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Coaxial wet-spun fibers loaded with essential oils for the treatment of chronic wounds
* 1 , 1 , 2 , 3 , * 1
1  Centre for Textile Science and Technology (2C2T), University of Minho
2  Center of Chemistry, University of Minho, Campus of Gualtar, Braga, Portugal
3  Simoldes Plastics S.A, Oliveira de Azeméis, Portugal
Academic Editor: Duke Wang


Chronic wounds (CWs) are frequently associated with bacterial infections. The development of antibiotic-resistant microorganisms makes it crucial to think of alternative solutions. Considering these issues, a drug delivery system made of coaxial wet-spun fibers loaded with essential oils (EOs) was proposed. Coaxial structures were produced using the wet-spinning technique, in which 10% w/v polycaprolactone (PCL, a synthetic polymer with excellent mechanical properties and elastic behavior) was used to produce the core and loaded with three EOs, Clove Oil (CO), Cinnamon Leaf Oil (CLO) and Tea Tree Oil (TTO) at 2×Minimum Bactericidal Concentration (MBC). The shell was made of a blend of 10% w/v cellulose acetate (CA, a natural polymer which has been reported to offer good structural integrity) and 10% w/v polyethylene glycol (PEG, a synthetic polymer often used as a plasticizer), mixed at a ratio of 90/10 v/v, respectively, so pores could be opened in the outer layer, allowing for a sustained release of the EOs loaded at the fibers’ core overtime. The formation of coaxial structures was confirmed by Brightfield Microscopy. Coaxial fibers exhibited high maximum elongations at break (≈350%). EO-loaded fibers were effective against S. aureus, S. epidermidis, E. coli and P. aeruginosa, the most common bacteria present in CWs. Results confirmed the potential of the engineered coaxial wet-spun fibers for wound healing applications. Still, further characterization on the fibers is necessary, including cytocompatibility tests to assure non-toxic profiles of the fibers when in contact with fibroblasts and keratinocytes.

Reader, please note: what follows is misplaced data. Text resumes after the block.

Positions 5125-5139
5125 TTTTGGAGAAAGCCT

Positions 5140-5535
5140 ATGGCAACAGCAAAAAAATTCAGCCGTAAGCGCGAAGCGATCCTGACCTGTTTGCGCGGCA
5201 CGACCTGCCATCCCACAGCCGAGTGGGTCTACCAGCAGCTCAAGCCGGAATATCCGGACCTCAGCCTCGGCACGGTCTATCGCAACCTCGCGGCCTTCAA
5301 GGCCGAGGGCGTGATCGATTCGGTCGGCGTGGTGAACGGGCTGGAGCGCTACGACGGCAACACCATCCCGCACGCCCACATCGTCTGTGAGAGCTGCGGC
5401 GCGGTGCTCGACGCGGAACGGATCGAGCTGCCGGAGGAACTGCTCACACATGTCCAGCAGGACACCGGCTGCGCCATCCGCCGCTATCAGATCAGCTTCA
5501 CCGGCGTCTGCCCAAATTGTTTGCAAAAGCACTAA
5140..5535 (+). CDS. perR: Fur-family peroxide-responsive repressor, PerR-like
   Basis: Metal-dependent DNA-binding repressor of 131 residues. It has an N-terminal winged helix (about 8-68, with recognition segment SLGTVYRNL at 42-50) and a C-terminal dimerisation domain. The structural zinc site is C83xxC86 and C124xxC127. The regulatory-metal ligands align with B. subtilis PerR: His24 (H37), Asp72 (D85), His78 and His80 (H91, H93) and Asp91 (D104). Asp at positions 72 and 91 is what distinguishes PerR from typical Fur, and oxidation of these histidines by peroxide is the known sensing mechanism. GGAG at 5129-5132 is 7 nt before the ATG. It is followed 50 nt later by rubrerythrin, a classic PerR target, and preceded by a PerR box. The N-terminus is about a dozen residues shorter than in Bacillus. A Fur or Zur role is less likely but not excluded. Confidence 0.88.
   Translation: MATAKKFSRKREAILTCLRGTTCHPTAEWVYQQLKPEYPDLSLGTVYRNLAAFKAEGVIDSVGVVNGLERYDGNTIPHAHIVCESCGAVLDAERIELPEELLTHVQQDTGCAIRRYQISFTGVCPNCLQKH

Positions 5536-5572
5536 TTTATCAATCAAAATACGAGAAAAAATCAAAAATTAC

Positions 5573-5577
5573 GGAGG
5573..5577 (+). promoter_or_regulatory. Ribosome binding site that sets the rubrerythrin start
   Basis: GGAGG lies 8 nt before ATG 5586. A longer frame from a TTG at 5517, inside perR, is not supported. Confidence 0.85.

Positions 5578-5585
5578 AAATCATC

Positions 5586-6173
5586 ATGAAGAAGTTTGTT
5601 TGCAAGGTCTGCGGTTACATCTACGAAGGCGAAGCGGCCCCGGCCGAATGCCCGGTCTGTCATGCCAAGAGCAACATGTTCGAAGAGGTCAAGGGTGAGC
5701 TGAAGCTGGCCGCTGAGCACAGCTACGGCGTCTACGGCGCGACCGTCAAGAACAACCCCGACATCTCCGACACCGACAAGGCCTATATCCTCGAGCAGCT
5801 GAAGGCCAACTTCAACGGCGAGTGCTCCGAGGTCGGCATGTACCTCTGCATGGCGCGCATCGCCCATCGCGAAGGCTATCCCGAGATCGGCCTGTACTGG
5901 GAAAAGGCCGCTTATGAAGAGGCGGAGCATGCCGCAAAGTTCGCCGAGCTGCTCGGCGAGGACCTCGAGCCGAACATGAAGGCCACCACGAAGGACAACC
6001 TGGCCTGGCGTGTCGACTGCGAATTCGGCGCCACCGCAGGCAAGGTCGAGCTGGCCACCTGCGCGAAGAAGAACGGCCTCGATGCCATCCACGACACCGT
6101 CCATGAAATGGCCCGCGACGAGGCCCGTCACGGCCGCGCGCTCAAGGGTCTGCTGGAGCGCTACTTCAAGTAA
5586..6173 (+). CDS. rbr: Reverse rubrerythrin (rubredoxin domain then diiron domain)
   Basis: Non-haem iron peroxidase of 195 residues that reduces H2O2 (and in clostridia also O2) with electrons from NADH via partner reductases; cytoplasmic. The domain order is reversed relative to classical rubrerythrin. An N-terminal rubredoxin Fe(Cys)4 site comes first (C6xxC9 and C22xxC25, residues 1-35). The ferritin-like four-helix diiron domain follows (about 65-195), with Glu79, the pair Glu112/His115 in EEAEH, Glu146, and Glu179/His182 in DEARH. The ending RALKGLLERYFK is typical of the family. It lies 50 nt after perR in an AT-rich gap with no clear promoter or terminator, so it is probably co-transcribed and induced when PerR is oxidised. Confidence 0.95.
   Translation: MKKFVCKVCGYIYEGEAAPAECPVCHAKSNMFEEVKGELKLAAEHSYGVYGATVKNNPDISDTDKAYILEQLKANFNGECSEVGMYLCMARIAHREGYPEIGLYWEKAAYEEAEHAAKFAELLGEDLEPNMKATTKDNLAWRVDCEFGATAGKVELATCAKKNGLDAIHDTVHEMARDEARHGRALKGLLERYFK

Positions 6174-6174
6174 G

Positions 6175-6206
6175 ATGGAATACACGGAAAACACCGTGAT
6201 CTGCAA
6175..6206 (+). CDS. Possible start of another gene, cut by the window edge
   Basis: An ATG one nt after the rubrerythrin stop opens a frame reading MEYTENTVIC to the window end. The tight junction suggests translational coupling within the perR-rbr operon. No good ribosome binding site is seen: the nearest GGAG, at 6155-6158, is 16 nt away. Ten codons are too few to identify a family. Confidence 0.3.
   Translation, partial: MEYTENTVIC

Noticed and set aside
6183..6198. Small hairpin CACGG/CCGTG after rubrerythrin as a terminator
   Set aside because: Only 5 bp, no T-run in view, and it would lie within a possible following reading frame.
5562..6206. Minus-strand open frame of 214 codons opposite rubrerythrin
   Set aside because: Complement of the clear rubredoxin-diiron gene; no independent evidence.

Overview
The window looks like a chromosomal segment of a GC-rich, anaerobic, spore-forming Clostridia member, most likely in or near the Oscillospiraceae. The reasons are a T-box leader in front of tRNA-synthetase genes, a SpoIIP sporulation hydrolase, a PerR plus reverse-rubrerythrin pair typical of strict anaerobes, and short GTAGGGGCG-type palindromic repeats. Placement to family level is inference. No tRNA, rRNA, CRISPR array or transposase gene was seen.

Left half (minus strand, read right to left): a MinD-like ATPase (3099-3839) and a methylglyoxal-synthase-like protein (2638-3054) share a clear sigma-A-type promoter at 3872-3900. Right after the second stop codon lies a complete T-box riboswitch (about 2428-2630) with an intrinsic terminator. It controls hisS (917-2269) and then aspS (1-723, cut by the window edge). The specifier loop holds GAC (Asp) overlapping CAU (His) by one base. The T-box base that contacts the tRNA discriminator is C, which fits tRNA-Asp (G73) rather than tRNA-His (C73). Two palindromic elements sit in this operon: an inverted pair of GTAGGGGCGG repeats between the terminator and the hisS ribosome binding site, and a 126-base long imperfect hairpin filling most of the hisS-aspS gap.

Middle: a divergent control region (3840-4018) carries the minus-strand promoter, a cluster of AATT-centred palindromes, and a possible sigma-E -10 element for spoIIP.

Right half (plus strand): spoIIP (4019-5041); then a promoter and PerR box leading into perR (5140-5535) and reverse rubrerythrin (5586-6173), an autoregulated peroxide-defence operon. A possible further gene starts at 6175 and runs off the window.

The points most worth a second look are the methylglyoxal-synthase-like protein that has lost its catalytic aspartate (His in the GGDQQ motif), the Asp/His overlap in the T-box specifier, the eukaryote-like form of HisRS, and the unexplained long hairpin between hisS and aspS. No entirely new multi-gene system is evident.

Keywords: core-shell fibers; therapeutic natural extracts; antimicrobial effectiveness